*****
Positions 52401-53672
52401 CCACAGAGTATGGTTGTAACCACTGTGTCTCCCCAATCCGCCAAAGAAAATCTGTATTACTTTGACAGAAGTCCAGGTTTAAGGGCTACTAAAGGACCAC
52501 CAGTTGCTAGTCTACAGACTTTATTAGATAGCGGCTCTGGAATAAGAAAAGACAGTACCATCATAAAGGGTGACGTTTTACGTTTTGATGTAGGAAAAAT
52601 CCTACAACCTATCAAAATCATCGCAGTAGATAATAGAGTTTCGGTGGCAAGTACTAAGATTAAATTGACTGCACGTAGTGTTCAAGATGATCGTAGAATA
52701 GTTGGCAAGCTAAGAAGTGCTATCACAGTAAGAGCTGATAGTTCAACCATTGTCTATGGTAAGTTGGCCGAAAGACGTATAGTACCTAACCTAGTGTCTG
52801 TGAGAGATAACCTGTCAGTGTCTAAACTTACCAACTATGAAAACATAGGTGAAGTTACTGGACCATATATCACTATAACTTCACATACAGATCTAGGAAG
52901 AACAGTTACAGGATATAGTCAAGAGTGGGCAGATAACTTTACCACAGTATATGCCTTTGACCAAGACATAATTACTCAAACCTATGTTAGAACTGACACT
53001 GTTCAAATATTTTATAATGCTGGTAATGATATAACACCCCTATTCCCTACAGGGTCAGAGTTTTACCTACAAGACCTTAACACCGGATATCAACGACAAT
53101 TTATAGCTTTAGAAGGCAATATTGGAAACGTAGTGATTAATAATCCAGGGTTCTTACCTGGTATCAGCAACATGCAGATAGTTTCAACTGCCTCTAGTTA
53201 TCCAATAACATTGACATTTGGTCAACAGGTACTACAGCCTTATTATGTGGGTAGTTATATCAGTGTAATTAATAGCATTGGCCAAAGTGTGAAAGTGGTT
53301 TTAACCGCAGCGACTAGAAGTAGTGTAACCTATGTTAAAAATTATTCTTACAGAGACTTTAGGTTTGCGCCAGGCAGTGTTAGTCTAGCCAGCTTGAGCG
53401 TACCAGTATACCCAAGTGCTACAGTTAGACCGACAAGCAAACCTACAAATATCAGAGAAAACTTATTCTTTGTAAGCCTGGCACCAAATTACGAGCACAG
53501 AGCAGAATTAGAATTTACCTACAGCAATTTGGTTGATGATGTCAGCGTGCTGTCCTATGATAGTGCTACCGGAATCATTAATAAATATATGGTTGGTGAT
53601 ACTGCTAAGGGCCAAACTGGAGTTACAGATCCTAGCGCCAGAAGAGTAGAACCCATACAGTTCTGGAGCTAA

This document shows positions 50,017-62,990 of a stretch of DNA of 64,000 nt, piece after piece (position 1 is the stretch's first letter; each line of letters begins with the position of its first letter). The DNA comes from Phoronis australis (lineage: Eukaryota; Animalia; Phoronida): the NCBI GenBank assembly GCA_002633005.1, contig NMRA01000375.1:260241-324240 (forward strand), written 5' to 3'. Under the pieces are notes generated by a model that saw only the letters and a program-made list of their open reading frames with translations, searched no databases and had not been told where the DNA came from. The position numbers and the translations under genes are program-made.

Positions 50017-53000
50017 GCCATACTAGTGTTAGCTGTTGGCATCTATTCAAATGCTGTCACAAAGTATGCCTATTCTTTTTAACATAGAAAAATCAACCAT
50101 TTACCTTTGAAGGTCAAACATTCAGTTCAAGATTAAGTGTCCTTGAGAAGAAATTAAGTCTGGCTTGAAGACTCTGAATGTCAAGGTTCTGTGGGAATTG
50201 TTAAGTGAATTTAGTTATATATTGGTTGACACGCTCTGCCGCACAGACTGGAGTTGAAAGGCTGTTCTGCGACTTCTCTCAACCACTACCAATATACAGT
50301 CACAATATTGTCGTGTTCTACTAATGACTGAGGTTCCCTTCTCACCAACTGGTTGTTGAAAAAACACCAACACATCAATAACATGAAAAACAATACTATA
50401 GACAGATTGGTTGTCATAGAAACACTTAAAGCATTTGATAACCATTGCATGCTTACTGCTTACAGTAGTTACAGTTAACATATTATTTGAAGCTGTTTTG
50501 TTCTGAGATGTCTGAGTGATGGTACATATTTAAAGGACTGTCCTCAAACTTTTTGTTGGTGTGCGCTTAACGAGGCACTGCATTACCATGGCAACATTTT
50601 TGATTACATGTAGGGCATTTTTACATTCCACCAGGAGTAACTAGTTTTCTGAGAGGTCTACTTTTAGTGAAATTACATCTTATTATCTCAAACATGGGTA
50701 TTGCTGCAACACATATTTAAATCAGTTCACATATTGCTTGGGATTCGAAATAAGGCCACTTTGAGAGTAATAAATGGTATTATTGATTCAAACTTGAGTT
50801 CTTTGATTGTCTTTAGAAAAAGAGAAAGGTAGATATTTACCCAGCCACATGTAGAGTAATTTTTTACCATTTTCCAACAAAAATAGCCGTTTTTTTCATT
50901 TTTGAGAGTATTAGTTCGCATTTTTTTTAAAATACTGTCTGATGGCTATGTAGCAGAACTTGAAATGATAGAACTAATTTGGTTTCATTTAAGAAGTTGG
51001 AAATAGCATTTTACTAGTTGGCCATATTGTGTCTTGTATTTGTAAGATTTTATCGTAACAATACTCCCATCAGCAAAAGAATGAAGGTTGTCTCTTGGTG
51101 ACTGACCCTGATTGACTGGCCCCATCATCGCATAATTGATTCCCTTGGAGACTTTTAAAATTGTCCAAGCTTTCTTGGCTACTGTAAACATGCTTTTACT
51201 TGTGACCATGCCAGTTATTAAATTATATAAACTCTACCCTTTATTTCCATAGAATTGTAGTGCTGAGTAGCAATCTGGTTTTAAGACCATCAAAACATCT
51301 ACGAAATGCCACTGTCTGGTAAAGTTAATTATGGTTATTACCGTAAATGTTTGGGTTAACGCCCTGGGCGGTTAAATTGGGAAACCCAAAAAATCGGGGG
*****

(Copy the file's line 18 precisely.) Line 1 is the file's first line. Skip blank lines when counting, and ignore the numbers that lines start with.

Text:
50101 TTACCTTTGAAGGTCAAACATTCAGTTCAAGATTAAGTGTCCTTGAGAAGAAATTAAGTCTGGCTTGAAGACTCTGAATGTCAAGGTTCTGTGGGAATTG